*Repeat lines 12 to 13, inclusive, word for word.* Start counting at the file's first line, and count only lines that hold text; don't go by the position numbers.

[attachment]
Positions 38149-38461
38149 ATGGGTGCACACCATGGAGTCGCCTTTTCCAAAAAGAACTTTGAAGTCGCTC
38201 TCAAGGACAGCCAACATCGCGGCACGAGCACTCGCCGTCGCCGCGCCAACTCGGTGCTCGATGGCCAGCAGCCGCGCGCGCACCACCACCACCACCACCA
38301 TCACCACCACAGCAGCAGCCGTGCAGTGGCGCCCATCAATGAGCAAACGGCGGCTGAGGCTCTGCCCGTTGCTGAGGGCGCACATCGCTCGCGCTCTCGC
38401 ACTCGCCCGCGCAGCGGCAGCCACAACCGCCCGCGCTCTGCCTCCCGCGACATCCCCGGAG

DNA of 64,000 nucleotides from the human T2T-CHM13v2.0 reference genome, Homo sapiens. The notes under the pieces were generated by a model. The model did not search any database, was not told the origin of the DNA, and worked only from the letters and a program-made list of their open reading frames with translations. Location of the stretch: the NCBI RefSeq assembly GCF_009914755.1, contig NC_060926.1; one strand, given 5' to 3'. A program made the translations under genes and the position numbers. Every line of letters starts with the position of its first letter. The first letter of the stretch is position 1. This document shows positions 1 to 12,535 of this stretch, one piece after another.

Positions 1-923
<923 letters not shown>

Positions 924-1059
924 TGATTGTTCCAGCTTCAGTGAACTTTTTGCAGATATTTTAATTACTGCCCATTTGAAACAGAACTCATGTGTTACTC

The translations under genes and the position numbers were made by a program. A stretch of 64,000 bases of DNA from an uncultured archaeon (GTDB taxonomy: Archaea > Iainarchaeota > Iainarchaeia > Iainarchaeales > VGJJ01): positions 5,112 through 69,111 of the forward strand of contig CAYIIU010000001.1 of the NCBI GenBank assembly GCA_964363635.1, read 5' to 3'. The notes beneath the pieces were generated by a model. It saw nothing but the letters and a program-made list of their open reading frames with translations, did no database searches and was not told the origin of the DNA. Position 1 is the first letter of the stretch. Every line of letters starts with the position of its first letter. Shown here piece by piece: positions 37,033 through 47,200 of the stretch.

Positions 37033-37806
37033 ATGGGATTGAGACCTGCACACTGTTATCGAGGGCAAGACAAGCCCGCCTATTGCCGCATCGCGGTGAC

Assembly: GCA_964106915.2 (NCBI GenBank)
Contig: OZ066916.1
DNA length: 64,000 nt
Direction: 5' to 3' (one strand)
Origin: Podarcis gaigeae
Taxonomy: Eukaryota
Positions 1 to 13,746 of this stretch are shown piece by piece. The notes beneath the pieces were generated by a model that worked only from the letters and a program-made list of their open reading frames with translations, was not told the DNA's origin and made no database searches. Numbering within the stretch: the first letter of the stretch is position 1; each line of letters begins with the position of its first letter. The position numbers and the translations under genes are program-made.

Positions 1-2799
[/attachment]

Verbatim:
Positions 37033-37806
37033 ATGGGATTGAGACCTGCACACTGTTATCGAGGGCAAGACAAGCCCGCCTATTGCCGCATCGCGGTGAC